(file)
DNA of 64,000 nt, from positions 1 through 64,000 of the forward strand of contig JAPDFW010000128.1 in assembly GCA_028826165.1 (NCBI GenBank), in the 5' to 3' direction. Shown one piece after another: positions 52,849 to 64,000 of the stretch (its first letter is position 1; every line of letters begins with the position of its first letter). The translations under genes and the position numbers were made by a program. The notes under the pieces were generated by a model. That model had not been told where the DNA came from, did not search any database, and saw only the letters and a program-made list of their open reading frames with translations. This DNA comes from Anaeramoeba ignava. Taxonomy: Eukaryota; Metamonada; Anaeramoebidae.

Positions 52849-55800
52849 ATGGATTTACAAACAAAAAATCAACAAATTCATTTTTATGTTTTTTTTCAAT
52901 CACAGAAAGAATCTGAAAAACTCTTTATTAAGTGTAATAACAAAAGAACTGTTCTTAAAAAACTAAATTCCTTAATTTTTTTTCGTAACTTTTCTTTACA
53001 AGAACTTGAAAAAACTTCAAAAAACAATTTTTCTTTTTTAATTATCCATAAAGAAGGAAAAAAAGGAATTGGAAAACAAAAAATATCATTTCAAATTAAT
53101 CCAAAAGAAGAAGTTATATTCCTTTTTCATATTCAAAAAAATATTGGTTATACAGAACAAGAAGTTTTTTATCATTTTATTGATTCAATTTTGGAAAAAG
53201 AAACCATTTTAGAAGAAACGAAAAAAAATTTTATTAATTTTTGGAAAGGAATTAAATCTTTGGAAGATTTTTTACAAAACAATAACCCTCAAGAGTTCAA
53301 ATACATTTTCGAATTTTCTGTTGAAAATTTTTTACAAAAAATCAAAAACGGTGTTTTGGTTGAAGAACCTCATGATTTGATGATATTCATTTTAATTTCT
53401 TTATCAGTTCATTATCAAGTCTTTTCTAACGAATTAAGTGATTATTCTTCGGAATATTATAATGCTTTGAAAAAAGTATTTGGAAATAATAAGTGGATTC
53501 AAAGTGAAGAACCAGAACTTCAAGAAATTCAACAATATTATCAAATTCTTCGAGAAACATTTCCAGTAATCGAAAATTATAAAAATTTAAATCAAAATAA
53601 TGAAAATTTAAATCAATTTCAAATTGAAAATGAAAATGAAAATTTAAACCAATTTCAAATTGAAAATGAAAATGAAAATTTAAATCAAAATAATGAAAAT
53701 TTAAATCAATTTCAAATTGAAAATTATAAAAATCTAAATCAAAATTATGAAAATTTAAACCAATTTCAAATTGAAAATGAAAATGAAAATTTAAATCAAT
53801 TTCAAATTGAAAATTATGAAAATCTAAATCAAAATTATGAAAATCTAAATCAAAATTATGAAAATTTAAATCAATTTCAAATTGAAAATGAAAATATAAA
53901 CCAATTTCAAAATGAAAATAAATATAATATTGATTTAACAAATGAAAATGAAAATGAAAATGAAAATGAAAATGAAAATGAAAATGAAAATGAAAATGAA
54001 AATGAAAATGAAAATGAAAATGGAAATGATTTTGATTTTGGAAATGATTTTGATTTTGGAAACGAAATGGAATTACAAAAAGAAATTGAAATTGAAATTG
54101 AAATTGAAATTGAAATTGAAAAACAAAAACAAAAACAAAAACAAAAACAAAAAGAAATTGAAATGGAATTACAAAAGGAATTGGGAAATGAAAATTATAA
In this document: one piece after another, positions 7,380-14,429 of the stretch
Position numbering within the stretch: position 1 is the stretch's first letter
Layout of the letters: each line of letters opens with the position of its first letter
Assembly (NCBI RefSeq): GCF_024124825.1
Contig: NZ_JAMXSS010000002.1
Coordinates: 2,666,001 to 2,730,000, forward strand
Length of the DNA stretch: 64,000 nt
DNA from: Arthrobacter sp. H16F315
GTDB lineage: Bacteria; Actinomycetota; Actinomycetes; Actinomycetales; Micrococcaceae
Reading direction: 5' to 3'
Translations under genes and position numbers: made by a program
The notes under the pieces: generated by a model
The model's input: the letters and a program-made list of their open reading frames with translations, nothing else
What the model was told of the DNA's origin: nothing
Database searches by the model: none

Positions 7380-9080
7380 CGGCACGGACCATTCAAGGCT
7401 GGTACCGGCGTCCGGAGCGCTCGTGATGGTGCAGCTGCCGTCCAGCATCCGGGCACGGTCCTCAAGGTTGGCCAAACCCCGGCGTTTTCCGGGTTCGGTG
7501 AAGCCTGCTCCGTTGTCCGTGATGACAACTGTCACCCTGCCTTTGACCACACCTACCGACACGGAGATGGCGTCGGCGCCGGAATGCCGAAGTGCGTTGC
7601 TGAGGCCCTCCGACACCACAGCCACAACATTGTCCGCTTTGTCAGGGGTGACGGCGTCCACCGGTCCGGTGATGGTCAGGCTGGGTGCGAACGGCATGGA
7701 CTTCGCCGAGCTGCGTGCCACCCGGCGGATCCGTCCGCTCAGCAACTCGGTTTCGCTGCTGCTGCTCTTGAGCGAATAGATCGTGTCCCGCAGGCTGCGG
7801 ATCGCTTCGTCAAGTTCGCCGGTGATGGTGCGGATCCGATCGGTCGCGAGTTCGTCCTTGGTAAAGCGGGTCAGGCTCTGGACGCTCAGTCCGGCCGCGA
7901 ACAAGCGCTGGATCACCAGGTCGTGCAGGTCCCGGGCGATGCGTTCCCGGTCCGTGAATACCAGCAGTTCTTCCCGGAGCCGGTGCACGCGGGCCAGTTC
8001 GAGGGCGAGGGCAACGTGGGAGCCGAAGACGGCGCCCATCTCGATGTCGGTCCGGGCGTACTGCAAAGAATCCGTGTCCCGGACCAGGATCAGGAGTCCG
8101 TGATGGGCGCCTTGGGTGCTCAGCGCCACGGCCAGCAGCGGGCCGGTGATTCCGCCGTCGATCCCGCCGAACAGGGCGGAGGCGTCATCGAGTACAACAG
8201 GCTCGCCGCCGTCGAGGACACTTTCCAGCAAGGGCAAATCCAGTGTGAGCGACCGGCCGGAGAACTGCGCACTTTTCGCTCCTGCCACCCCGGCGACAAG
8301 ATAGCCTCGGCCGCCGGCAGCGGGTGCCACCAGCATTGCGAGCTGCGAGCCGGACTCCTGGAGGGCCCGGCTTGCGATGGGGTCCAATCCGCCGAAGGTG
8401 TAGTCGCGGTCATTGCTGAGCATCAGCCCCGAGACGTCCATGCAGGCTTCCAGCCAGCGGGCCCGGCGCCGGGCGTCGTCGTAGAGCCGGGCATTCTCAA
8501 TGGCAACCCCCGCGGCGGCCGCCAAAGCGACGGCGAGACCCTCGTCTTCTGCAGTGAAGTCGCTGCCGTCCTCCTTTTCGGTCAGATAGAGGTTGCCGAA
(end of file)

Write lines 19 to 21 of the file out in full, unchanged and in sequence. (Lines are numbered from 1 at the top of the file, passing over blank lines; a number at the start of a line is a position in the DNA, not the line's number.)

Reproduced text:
Layout of the letters: each line of letters opens with the position of its first letter
Assembly (NCBI RefSeq): GCF_024124825.1
Contig: NZ_JAMXSS010000002.1